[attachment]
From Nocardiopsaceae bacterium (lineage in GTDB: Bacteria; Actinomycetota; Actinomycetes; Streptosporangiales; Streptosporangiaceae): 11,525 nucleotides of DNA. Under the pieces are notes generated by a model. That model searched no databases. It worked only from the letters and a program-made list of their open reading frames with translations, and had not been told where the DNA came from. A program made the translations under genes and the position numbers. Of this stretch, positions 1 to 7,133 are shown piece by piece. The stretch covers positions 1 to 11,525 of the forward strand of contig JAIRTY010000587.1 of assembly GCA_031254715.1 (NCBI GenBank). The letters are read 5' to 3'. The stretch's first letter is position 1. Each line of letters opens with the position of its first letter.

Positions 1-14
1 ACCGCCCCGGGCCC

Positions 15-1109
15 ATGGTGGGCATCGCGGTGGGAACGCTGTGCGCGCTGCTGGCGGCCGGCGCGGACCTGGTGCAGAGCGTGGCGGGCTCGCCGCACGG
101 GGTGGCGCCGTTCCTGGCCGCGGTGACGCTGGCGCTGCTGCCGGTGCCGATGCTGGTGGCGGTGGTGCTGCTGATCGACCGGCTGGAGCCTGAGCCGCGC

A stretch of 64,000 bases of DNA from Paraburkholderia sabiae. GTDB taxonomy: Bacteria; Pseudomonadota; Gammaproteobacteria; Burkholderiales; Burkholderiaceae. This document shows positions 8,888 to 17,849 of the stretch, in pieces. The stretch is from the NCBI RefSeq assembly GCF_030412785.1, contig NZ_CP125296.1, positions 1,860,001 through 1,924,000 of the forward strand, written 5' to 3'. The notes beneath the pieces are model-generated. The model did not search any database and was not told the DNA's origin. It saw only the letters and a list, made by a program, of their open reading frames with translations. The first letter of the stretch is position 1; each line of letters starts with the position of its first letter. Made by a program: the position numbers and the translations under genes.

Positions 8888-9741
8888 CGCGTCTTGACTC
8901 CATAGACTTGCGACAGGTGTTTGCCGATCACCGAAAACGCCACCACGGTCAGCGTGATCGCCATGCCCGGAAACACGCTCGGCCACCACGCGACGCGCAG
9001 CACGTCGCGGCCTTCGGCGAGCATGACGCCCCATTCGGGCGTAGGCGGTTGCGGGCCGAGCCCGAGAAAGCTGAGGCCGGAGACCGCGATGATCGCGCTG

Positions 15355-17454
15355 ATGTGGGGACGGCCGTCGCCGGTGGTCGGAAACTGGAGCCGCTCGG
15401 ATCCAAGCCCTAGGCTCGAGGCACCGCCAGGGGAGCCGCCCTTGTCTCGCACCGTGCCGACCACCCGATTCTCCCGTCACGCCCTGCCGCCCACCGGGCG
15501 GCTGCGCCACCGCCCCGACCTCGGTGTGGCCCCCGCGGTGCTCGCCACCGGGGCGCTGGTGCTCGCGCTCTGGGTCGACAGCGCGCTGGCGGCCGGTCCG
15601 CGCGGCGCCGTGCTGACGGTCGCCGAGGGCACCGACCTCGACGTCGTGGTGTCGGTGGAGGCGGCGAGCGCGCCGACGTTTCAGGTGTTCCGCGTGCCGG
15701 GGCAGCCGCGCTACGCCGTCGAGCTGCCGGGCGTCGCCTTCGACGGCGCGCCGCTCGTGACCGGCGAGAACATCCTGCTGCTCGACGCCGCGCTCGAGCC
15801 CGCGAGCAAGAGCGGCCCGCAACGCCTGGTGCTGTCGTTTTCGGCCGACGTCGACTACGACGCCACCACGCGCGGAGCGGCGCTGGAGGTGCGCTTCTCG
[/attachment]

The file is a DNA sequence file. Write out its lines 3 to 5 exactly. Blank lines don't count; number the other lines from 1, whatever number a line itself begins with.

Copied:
1 ACCGCCCCGGGCCC

Positions 15-1109
15 ATGGTGGGCATCGCGGTGGGAACGCTGTGCGCGCTGCTGGCGGCCGGCGCGGACCTGGTGCAGAGCGTGGCGGGCTCGCCGCACGG